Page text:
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What is H7N2 virus?

H7N2 virus is a subtype of the species Influenza A virus (sometimes called bird flu virus).

While the global health community's attention in recent years has targeted the H5N1 virus, which has killed more than 180 people worldwide since 2003, some experts worry that attention is being diverted from seemingly less dangerous bird flu subtypes like H7.

"There may be a bit of complacency when it comes to recognizing the pandemic potential of H7 viruses," World Health Organization bird flu expert Dr. Michael Perdue said recently.

One person Virginia, US in 2002 and one person in New York, US, in 2003 were found to have serologic evidence of infection from the H7N2 virus; both fully recovered.

In February 2004, an outbreak of low pathogenic avian influena (LPAI) A (H7N2) was reported on 2 chicken farms in Delaware, US and in four live bird markets in New Jersey, US, supplied by the same farms. In March 2004, surveillance samples from a flock of chickens in Maryland, US, tested positive for LPAI H7N2. It is likely that these were the same strains.

A Centres for Disease Control and Prevention (CDC) study following the 2002 outbreaks of H7N2 in commercial poultry farms in western Virginia concluded:

An important factor contributing to rapid early spread of AI virus infection among commercial poultry farms during this outbreak was disposal of dead birds via rendering off-farm. Because of the highly infectious nature of AI virus and the devastating economic impact of outbreaks, poultry farmers should consider carcass disposal techniques that do not require off-farm movement, such as burial, composting, or incineration.

On 24 May 2007, an outbreak of H7N2 was confirmed at a poultry farm near Corwen, in Wales from tests on chickens that died from the H7N2 virus. The owners of the Conwy farm bought 15 Rhode Island Red chickens two weeks prior but all died from H7N2.

The 32 other poultry at the site were slaughtered. A one kilometer restriction zone was put in force around the property in which birds and bird products cannot be moved and bird gathering can only take place under licence.

Nine people who were associated with the infected or dead poultry and reported flu-like symptoms were tested. Four tested positive for evidence of infection from H7N2 and were successfully treated for mild flu.

Officials said the number of confirmed human cases could increase. Those who are thought to have had contact with H7N2 are being offered antivirals by health authorities.

Having so many human cases at once is a potential concern. In Asia, where the H5N1 virus has circulated most widely, millions of people have been exposed to millions of infected birds, resulting in about one new infection per week.

"Here, we're talking about a small number of birds and yet we still have four cases," Perdue said. "Unless there's something unusual about the contact with birds, that suggests the virus is finding new ways of getting into humans."

The H7 subtype has previously sparked human outbreaks. In an outbreak in the Netherlands in 2003, 89 human cases were reported, mostly of conjunctivitis, as well as one death. There were also at least three likely instances of human-to-human transmission involving family members of poultry workers. In the case of the single fatality, officials noticed that particular virus had about 10 mutations.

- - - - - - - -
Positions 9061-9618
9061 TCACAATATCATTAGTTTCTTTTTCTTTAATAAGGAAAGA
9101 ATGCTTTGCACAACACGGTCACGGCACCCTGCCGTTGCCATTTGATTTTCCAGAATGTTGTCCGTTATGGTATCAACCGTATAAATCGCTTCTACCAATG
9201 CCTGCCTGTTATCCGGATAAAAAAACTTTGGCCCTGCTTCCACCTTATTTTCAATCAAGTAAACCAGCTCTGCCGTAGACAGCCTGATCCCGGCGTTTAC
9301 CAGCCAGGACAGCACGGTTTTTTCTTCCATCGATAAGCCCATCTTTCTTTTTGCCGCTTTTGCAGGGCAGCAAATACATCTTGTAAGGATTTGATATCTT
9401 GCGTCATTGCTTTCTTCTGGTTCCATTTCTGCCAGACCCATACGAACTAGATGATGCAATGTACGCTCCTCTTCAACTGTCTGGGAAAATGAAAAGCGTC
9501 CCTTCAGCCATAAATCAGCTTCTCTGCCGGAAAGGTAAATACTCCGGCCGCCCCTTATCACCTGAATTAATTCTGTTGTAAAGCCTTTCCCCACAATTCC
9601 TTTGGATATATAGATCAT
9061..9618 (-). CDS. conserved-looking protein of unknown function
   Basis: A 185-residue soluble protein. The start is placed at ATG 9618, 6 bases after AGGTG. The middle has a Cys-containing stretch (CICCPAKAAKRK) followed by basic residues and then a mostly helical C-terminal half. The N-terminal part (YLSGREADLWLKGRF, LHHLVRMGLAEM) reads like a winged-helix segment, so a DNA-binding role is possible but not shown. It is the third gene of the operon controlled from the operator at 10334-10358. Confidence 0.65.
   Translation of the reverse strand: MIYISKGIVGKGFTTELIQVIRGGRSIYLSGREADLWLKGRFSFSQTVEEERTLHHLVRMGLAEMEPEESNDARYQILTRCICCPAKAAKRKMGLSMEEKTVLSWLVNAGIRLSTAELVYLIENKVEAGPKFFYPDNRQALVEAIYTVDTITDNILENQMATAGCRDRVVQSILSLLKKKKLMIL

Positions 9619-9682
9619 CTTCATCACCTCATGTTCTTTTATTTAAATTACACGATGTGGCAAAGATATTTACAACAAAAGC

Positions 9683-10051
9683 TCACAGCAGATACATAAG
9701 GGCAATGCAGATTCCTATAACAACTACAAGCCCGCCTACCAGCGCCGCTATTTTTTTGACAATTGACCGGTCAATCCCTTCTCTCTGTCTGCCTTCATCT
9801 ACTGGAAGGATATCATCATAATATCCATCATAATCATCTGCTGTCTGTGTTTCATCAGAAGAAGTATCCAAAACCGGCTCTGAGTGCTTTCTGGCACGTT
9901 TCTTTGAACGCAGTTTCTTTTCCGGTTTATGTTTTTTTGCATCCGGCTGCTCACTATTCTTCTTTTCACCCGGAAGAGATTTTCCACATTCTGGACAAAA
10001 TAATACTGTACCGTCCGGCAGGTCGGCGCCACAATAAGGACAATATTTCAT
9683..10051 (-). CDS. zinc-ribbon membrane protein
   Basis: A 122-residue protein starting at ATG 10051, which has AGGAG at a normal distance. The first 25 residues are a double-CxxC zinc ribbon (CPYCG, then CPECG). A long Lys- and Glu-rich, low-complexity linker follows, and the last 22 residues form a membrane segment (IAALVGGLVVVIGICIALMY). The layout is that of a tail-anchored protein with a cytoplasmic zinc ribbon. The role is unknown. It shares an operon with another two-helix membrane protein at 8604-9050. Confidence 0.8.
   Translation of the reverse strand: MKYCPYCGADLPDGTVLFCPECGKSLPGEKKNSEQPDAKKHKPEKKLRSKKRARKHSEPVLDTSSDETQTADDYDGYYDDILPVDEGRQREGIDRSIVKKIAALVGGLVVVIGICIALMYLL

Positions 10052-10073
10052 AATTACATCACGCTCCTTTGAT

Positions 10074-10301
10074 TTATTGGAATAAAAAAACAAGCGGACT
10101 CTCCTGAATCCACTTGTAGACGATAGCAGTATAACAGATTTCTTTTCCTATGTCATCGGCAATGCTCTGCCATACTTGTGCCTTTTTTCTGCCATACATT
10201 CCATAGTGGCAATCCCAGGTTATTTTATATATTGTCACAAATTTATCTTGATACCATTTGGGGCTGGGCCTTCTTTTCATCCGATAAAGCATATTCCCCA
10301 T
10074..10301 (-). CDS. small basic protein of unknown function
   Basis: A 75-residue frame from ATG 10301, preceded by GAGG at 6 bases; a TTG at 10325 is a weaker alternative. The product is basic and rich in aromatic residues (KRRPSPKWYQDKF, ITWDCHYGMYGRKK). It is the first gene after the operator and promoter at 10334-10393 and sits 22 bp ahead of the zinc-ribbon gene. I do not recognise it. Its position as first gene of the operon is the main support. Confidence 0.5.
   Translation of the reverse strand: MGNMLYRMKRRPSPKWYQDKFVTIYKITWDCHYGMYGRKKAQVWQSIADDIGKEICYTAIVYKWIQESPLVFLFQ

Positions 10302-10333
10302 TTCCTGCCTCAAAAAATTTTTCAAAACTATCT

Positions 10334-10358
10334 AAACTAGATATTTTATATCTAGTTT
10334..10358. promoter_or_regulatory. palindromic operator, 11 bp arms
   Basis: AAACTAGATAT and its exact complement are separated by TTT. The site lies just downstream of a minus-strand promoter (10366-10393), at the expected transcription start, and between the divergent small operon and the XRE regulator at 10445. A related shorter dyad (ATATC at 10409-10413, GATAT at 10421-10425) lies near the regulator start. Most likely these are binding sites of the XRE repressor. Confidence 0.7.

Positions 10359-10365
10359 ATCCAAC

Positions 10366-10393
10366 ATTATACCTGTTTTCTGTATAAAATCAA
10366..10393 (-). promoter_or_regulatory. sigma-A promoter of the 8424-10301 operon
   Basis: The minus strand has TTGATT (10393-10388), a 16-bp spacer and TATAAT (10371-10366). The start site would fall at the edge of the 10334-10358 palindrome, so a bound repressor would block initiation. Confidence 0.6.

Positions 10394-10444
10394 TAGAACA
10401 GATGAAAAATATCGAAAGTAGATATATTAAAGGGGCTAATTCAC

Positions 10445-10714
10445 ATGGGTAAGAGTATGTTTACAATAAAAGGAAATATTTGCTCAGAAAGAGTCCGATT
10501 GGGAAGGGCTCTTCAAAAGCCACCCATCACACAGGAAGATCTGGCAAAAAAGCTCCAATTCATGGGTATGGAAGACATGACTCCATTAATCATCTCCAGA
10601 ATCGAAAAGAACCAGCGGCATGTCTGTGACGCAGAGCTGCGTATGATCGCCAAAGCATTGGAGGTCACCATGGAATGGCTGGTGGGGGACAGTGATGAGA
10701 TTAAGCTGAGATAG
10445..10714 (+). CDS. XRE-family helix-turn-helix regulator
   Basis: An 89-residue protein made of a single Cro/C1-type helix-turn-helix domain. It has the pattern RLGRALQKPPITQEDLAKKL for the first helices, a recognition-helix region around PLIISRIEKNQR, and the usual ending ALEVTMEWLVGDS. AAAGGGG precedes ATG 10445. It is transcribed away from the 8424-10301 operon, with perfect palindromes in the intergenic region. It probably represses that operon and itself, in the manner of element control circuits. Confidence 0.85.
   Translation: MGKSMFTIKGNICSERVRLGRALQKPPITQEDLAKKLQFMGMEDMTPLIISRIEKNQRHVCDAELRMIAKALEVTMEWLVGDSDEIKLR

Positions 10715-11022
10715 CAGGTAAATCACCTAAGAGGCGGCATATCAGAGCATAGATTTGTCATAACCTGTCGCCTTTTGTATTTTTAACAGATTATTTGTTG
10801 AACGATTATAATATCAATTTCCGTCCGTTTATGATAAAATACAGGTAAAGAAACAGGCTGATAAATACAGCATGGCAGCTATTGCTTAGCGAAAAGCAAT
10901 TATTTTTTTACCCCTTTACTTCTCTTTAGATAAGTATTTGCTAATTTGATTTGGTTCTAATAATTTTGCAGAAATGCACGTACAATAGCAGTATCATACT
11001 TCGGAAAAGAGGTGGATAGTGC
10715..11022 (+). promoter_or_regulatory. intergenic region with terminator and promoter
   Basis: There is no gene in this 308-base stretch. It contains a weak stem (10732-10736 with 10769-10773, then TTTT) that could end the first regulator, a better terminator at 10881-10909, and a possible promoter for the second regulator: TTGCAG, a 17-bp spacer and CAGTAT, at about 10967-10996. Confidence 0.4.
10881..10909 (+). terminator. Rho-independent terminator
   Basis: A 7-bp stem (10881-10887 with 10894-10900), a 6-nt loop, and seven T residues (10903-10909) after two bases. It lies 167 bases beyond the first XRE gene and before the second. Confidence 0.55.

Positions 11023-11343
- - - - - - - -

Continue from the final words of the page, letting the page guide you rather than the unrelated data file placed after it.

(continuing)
British officials have been quick to reassure the public that the "low pathogenic" H7N2 virus — in comparison to the "highly pathogenic" H5N1 virus — poses little risk to the population. In fact H7N2 appears to cause only mild symptoms such as eye infections.

But low pathogenic viruses can quickly morph into highly pathogenic ones, sometimes within weeks. Too little is known about flu viruses to predict with any certainty which ones are likely to be most lethal for humans.

"The pandemic risk from low pathogenic avian viruses is almost as bad as that from highly pathogenic avian viruses," said Dr. Angus Nicoll, an influenza expert at the European Centre of Disease Prevention and Control.

"When people say low pathogenic or highly pathogenic, that only refers to how unpleasant the disease is for birds," Nicoll explained. "That's almost irrelevant for humans."

Like all flu viruses, low pathogenic viruses mutate rapidly, and could theoretically transform into a pandemic strain without the warning signals of a more virulent strain, which would leave many dead chickens — and perhaps humans — in its wake. Experts are worried about the possibility of a bird flu virus mixing with a human flu virus to create a new pandemic strain.

"If you have an H7 virus causing mild symptoms, that might give the virus the chance to reassort into a more dangerous virus before anybody notices," Perdue said. And for health officials hoping to quash a pandemic in its emerging stages, it might be too late to contain a global outbreak without an early warning.

Most experts believe that the preoccupation with H5N1 as the most likely pandemic candidate is justified. However, "the last two flu pandemics were the result of a human flu virus recombining with low pathogenic avian viruses," said Perdue. The H7N2 recently detected in Britain would fall into that category. "Given that historical context, perhaps we should concentrate our efforts a little more in that direction."

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